Not every wedding will need a landscaper, which is why the task might feel foreign to you. But extending your services to include landscaping for a couple’s nuptials can be a rewarding decision for you and them.
Of course, your first go-round might be as intuitive as your normal job. So here are four things to know before you add “wedding landscaper” to your repertoire.
As with any other landscaping job, you have to come up with a plan first. For a wedding, you’ll be hired to draw up a design or install it — or both.
The only way you can know what you’re supposed to do is to meet with the couple and their wedding planner if they have one. Bring along your team, too, so that everyone’s aware of the task at hand. Seeing the space in person will give you a better feel for the scope of the job, the size and amount of plants you need, etc.
Before this meeting, you shouldn’t make any promises or plans with the couple to be wed. You need to see the space before you commit to a particular design — it may be impossible based on the dimensions, for example. But, once you’ve had your first meeting, you can verbally commit to their ideas or present compromises that’ll work in the given location.
You should also use this meeting as an opportunity to learn about the wedding’s colors and theme. The couple will probably tell you all about the look they’re going for, and you should use their vision to inspire the plants you choose.
Not all wedding landscaping plans will require you to work for months in preparation. Let’s say you’re bringing in soft landscaping — some potted plants and other movable installations. You’ll have to design them and sketch the arrangements, but you won’t have to do much work between the initial meeting and the wedding.
On the other hand, a more involved landscaping job could very well require you to get started as soon as you see the venue. For instance, you could be working with a client’s backyard. If you visit for your initial meeting and notice the grass looks lackluster, you’ll have to start refreshing the turf long before the wedding.
An even more involved design might require you to put in permit requests if you plan to modify the landscape in a major way. This is especially true in a residential area — in fact, in some places, working without a permit might mean you have to remove everything you’ve done, lose your investment and start the entire project from the beginning.
Landscaping isn’t only about greenery, but you already know this — you’ve probably incorporated lighting into your designs before. But this is more than just an illuminated pathway or home facade.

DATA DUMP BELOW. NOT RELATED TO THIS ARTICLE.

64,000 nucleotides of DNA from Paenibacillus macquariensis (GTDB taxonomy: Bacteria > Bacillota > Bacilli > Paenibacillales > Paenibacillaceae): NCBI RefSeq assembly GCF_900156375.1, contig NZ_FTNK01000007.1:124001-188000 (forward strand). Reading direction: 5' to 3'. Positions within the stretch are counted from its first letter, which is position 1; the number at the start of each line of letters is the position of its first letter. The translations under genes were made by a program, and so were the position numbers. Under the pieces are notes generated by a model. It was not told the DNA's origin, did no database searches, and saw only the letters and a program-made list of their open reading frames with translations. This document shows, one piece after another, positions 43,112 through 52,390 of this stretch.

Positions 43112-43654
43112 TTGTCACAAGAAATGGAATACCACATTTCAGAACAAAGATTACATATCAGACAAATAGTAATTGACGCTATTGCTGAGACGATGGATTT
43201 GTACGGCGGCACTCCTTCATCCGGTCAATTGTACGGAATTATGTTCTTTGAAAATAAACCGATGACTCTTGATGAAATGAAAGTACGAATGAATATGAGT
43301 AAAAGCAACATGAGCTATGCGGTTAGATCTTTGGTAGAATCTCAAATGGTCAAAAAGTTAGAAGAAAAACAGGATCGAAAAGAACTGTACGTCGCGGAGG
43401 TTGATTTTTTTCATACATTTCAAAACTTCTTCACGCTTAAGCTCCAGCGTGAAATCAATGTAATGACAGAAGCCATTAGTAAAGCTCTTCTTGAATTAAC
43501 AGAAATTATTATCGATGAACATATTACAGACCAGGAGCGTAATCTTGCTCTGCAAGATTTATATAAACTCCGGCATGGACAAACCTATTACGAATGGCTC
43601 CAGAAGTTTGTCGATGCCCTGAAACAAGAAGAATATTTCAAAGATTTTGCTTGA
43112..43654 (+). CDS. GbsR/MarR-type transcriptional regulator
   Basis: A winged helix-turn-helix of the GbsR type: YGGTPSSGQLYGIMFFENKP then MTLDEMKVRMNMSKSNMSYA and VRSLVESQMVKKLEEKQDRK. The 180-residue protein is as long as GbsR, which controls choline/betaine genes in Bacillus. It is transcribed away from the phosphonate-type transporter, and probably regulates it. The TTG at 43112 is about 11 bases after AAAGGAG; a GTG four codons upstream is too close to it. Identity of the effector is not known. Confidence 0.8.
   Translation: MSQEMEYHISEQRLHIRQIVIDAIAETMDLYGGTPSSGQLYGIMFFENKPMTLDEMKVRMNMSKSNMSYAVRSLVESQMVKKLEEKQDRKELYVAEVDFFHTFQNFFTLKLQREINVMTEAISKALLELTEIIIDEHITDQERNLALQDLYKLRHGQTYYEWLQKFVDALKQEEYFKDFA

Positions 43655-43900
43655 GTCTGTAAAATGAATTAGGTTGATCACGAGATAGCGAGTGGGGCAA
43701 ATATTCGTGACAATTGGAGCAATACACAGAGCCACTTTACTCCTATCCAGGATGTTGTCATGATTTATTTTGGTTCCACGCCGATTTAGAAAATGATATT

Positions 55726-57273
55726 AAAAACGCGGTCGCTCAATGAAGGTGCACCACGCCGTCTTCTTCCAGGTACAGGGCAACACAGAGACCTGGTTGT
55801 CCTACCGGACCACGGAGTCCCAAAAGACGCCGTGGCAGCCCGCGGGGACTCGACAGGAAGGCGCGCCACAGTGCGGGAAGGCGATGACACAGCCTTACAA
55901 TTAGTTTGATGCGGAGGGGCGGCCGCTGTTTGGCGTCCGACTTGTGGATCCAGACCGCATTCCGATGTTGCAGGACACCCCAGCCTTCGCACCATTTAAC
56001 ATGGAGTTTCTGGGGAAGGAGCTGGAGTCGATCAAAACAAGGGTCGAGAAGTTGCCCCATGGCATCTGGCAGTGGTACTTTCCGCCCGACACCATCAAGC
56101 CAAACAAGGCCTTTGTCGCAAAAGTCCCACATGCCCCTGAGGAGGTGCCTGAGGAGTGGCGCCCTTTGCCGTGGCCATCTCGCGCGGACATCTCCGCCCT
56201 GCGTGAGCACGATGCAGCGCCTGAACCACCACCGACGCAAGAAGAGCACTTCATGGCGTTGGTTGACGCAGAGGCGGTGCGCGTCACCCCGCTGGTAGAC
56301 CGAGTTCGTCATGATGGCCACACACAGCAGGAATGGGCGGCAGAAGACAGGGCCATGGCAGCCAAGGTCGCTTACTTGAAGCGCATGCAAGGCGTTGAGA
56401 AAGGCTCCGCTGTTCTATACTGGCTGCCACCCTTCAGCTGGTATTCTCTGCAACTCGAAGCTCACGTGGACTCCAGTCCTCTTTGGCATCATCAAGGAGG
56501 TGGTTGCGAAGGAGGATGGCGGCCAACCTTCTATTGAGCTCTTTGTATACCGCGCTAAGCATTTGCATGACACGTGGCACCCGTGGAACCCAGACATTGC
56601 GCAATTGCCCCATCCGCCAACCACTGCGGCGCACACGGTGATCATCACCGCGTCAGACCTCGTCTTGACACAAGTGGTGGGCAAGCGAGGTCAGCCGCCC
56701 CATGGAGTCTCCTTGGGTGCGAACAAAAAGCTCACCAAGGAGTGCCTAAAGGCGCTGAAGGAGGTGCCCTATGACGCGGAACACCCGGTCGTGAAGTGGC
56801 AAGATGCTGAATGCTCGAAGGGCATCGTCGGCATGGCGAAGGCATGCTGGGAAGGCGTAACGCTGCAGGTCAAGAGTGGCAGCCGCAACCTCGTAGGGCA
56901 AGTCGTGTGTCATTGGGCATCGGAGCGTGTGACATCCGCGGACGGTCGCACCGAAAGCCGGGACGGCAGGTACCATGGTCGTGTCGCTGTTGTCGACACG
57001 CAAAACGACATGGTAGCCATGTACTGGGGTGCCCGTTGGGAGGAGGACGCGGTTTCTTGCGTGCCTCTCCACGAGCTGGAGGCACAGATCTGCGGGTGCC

Weddings rely on lighting to create the intimate, romantic atmosphere that makes them so memorable. As the landscaper of an outdoor ceremony, reception or both, it’s your job to to set the whole thing off.
First, you’ll want to check with the venue’s owners to see their rules regarding lighting. Once you know what your limits are, head to the venue at the proposed time of the nuptials. That way, you can see how much light the sun will be providing — if it’s dark, all of the lighting responsibility falls on you.
Of course, the married-couple-to-be probably has a vision for the lighting design. Be sure to ask them what they hope to see during your initial meeting. Check in along the way, too — even if you get the right string lights, they might be the wrong strength or color. The more you communicate with them, the more likely you’re going to nail the final look.
might mean you’re revamping a pre-existing feature into something else. For example, a patio could become a dining area, ceremony space or dance floor. As such, your big day prep should include a power-washing session to remove all of the dirt — no one wants a dingy surface at a wedding.
To that end, be sure to take stock of all the pre-existing structures in the space under your charge. If necessary, schedule professional cleaning(s) so that everything looks shining on the big day. Just like the aforementioned lackluster lawn, these are the types of services you should schedule as soon as possible, so you can ensure they’ll happen before the wedding.
With these four tips in mind — and your pre-existing skills and knowledge — you’re more than prepared to delve into this new venture. In other words, don’t be afraid to say “I do” the next time someone asks if you landscape for weddings.
EDITOR’S NOTE: This article was written by Kacey Bradley. Bradley has a communications degree and writes for sites like U.S News, SUCCESS, and her own blog, The Drifter Collective.